Valentine’s Day is nearly upon us (sigh) and if, like me, you are not a massive fan of the over-commercialised hype that surrounds it every year then you may like this week’s blog post. Derbyshire is full of precarious spots named Lover’s Leap. Why, I hear you cry! Is it because we are a particularly lovelorn people? I am going to look at the legends and the artwork, but also the postcards people sent to each other from these locations to see if there are any clues.
There are hundreds of Lover’s Leaps around the world; Wikipedia highlights a few. Unsurprisingly, it’s a name given to dangerous rocky outcrops, usually in a range of hills or on the side of a valley. One thing is for certain though, if you jumped off a Lover’s Leap, especially in modern clothes, you might not be as lucky as some of the women in the tales below…
Let us begin at Stoney Middleton. A village near Eyam, whose people famously quarantined themselves during the plague of 1665-6. If you visit Stoney Middleton now you can’t help but notice several businesses adopting the Lover’s Leap name. It is very much part of the village’s imagination and the Lover’s Leap in Stoney Middleton perhaps has the best story of them all. Apparently in 1762, Hannah Baddaley, having been jilted by her beloved, flung herself from the cliff, only to be saved from death by her voluminous skirts which acted like a parachute. Visitors to Stoney Middleton, however, were less interested in the local lore and its romantic connotations, instead visiting to recuperate and relax. The postcards above tell of an interesting range of activities, from eating and horse riding, to painting with ‘his lordship’!
Dovedale is perhaps the most famous Lover’s Leap in Derbyshire. During the Napoleonic wars a young woman, believing her sweetheart dead in battle, threw herself off Lover’s Leap. Once again the billowing skirts saved the day, they caught in the branches on her way down and she was able to scramble to safety. On returning home she discovered her lover wasn’t dead after all and was actually returning home from the war to see her. Some say, however, that she was a jilted lover and stayed single for the rest of her days. Which one is true? No one knows.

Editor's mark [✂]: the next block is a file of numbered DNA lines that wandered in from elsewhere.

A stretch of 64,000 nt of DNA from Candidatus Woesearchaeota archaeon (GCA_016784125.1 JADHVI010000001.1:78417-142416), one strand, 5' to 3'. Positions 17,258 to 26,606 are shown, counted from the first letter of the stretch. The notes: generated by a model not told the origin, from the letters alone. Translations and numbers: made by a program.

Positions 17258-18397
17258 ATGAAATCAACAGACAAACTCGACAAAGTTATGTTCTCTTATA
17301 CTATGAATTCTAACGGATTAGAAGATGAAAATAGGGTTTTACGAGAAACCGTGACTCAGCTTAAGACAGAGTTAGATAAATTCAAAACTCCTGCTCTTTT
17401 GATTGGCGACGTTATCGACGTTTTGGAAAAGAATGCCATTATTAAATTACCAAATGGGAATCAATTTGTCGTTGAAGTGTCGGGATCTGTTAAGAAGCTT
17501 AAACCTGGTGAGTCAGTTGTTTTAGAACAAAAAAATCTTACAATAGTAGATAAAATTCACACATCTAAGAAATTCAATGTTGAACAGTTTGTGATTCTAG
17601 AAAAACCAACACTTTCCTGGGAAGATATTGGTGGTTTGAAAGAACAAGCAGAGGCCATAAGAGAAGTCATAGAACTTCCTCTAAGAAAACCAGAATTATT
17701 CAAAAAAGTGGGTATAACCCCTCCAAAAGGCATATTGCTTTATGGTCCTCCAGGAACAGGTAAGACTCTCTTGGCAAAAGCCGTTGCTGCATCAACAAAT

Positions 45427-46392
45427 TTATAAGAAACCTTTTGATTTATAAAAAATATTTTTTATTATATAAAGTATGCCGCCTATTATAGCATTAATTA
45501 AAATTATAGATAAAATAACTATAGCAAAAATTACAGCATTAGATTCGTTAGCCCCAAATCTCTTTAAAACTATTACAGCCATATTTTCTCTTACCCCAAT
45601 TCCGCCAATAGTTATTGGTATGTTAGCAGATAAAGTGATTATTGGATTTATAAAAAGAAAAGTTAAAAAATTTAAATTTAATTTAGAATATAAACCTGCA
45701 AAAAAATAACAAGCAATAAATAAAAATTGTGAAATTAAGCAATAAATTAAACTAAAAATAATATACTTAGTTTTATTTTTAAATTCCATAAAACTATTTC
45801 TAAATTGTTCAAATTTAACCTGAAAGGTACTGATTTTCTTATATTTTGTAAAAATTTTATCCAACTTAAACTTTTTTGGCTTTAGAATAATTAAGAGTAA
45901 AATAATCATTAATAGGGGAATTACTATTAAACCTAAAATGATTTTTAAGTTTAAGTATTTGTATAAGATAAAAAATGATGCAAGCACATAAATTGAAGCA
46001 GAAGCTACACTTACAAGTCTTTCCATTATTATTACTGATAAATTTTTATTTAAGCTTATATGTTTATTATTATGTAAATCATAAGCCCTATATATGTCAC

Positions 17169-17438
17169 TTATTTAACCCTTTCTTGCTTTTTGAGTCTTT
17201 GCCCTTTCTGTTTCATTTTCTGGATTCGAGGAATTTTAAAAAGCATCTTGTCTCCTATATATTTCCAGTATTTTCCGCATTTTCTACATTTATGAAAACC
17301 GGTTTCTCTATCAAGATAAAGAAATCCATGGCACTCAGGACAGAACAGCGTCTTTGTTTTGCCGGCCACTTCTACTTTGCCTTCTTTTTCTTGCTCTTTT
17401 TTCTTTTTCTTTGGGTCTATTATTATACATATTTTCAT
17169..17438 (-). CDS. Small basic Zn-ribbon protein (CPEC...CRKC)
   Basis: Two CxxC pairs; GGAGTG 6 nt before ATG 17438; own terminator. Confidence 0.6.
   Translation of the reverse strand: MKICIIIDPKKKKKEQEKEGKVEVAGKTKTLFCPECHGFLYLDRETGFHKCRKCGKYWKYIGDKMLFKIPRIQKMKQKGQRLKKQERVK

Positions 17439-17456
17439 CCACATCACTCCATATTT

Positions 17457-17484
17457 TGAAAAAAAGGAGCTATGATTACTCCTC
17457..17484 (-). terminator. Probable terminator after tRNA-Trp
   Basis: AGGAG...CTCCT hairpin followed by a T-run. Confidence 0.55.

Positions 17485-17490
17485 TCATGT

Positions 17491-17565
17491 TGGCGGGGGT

Despite it being the better known of the Lover’s Leaps we don’t have any written postcards of this spot. But who needs a postcard when you could buy a patchbox? Enamelled patchboxes with various designs could be bought as souvenirs in the boutiques under the Crescent, Buxton. Lover’s Leap was one of the available designs. Sadly we do not have a Lover’s Leap patchbox in our collections, but pictures of a couple can be found online – very fetching.
The last Lover’s Leap of our post is in Ashwood Dale, near Buxton. Here the Leap is part of a wide limestone chasm, rather than an individual rock or cliff. The story is different too, and, surprisingly, non-skirt based. Two lovers were eloping to Peak Forest church to get married but were hotly pursued by their parents. On reaching Lover’s Leap their horse sprang across the gap leaving the parents behind and unable to cross the chasm. The lovers reached the church safely and presumably got married. There are a lot of postcards in the museum’s collection from this spot, some are even slightly romantic. A couple of senders were fans of the rhyming couplet, here is my favourite:
“He who seeks not the dames to please
Should be condemned to die;
Though no man has succeeded yet,
All men should daily try.”
Of course, this is not all of the Lover’s Leaps in Derbyshire, and there are many more all around the UK. If you have an interesting story to add to any of these, or a story of another Derbyshire Lover’s Leap, then feel free to let us know. There are hundreds of interesting stories in our postcard collection and I have only scratched the surface here. Follow our main museum blog for more collections related posts. I will leave you with a quirky little number from Buxton: